Not Only a Separation-of-Powers Issue, But Also a Federalism Issue and a Church/State Issue

Not only has the executive forayed into Congress's territory with its newly expanded conscience privileges, it also has usurped the states' power over standard-setting for professionals and the definition of good medical care. Some states have so-called "conscience clauses," though they can be different from one another; some do not.

As I have discussed in a previous column, I think such clauses are problematic, but setting those concerns aside, the states are far better equipped to experiment in this arena than is the federal government. There is no constitutional right to avoid the professional obligations of a doctor or pharmacist with respect to contraception and abortion, which means that this is all about drawing the appropriate public policy line. There are many patients seriously affected by conscience privileges -- from women recently raped and denied emergency contraception; to homosexual victims of AIDS, who could be denied lifesaving treatment because the healthcare provider disapproves of how the disease was contracted. If conscience clauses are upheld against constitutional attack, it is better to see how their different iterations affect public health than to impose a one-size-fits-all formula, which stifles policy development and experimentation.

Finally, the regulation crosses the boundary separating church and state. The executive is empowering the provider's religion to dictate the availability of medical treatment. Health is being determined by the religious status of the provider, rather than the neutral health needs of the patient. Doctors and pharmacists can now legally impose their religious worldviews on treatment plans, even if it means giving the patient less than what the medical universe has to contribute to their health.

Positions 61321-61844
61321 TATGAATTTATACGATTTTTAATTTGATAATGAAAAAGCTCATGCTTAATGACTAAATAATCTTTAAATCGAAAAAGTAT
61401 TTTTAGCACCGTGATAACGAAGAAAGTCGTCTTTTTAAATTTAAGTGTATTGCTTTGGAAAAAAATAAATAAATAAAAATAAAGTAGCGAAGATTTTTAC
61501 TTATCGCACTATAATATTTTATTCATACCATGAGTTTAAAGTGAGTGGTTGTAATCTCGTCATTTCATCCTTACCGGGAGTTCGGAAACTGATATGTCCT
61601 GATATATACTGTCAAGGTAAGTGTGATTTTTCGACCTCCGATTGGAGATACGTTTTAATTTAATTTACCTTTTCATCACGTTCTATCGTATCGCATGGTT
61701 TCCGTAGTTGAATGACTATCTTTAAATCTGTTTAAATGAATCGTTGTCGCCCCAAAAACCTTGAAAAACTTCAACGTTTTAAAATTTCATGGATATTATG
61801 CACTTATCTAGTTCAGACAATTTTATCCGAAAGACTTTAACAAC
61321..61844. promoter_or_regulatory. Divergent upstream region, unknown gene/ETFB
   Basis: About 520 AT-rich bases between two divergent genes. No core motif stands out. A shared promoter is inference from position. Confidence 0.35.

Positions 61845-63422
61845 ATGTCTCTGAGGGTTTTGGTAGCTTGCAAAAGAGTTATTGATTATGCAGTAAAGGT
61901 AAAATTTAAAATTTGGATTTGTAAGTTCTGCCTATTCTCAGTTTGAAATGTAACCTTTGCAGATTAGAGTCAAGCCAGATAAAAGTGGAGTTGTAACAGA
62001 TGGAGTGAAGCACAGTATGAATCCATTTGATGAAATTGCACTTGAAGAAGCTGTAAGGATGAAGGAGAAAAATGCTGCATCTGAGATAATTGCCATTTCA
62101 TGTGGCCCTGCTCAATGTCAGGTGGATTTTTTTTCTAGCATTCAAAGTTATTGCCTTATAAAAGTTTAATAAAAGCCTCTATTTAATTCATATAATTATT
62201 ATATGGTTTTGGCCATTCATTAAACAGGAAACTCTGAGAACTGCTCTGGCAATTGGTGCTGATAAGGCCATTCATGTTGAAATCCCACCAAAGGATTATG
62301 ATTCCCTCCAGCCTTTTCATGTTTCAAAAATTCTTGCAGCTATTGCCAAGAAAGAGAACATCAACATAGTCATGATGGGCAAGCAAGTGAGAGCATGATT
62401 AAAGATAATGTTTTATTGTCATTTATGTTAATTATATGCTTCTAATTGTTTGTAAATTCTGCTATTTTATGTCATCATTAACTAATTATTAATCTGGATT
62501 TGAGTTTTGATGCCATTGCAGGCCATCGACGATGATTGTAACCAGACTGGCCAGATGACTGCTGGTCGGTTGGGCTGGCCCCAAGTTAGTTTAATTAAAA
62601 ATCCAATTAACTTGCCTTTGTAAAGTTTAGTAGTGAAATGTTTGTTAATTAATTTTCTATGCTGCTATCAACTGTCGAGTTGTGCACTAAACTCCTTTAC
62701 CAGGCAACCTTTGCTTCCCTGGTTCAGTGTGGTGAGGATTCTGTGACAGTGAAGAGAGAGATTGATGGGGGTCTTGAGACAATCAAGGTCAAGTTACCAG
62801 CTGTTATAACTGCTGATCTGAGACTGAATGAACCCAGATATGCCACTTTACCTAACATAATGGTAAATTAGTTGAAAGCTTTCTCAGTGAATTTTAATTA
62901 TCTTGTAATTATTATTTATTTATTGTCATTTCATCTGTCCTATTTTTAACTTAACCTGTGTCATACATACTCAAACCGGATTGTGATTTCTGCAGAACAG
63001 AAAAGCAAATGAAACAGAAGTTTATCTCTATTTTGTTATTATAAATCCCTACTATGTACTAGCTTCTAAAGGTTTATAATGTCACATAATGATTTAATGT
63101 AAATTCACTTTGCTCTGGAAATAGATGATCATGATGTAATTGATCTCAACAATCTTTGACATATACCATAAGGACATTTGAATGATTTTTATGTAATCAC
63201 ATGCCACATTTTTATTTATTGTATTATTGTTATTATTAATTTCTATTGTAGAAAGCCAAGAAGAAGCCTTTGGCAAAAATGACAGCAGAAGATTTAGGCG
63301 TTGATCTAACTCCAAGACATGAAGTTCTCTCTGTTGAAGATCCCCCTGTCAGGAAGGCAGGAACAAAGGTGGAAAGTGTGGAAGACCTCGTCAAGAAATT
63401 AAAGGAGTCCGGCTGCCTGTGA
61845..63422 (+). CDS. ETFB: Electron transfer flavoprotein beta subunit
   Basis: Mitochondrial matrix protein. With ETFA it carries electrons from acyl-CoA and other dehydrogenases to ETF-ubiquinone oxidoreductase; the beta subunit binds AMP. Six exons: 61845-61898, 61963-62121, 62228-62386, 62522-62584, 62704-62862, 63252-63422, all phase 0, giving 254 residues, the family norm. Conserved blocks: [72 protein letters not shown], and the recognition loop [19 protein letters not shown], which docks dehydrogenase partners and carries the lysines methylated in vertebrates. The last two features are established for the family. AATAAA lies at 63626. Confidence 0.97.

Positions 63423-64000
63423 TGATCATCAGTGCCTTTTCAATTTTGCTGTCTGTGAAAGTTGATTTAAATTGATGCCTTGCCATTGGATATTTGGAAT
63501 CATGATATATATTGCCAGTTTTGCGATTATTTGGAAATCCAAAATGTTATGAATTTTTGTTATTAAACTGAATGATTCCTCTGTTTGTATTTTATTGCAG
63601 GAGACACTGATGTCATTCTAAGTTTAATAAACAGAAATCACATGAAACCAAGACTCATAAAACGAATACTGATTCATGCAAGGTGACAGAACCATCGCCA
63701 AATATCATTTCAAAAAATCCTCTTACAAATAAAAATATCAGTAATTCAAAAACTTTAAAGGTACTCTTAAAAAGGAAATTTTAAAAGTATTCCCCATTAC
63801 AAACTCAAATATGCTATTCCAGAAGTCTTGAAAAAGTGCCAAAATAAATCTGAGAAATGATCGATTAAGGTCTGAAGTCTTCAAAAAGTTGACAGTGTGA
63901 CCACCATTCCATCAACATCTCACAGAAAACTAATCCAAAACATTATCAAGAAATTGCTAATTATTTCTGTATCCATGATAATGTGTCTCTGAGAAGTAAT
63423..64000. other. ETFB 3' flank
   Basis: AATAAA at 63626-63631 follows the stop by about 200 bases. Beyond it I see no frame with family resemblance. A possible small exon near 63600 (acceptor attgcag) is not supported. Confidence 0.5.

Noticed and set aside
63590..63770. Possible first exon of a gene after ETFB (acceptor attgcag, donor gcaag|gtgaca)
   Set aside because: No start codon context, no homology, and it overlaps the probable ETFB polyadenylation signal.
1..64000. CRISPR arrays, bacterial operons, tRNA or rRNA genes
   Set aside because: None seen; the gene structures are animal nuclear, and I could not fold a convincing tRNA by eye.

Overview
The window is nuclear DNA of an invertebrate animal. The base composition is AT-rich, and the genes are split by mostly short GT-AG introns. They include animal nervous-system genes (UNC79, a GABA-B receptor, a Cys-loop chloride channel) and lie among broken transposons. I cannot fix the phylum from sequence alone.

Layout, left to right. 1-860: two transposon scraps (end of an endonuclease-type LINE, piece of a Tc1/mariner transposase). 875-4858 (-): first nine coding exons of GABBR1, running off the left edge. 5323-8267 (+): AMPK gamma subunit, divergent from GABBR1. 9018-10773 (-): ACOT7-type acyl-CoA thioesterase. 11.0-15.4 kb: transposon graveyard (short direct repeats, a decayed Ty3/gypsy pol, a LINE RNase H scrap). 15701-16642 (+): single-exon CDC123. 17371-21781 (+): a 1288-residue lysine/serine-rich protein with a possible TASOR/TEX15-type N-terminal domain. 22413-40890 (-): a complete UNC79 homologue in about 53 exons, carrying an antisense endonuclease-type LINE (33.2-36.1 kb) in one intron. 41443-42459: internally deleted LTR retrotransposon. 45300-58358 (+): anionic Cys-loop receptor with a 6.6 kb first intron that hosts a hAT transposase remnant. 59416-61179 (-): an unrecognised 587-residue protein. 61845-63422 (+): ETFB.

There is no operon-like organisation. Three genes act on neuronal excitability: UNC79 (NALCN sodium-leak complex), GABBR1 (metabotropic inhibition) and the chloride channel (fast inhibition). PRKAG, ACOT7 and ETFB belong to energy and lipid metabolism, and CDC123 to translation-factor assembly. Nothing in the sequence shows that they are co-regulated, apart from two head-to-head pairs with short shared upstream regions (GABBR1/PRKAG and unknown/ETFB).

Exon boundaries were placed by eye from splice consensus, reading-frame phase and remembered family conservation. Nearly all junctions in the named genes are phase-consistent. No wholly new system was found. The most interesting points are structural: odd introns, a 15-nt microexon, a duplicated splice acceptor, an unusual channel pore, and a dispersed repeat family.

This is a particularly insidious religious preference, because it ignores and suppresses the reality that there are two sets of religious beliefs in the treatment room, not just one. The regulation creates a preference for the religious beliefs of the healthcare provider over the beliefs of the patient. Yet, the medical treatment of the patient should be driven by the needs and religious beliefs of the patient, not those of the provider.

For those medical providers who do not wish to put the patient first in circumstances involving abortion, contraception, or related issues, there are many specialties they can choose that do not involve questions related to conscience clauses. But for them, religion means never having to make a painful choice. The pain of the patient is beside the point in their universe. Sadly, this is just another example of the Clinton-Bush era's aggressive push by religious entities to obtain "rights" to act without consideration of who is harmed in the process.

George Will was correct that the Bush Administration's decision to release TARP funds exhibited a dangerous aggrandizement of its power – and many other examples can be given, conscience privileges among them. In truth, eight years of executive overreaching in every arena has led to an overall weakening of the Constitution's foundation.


Marci Hamilton is the Paul R. Verkuil Chair in Public Law at Benjamin N. Cardozo School of Law and author of God vs. the Gavel: Religion and the Rule of Law (Cambridge University Press 2005), now available in paperback.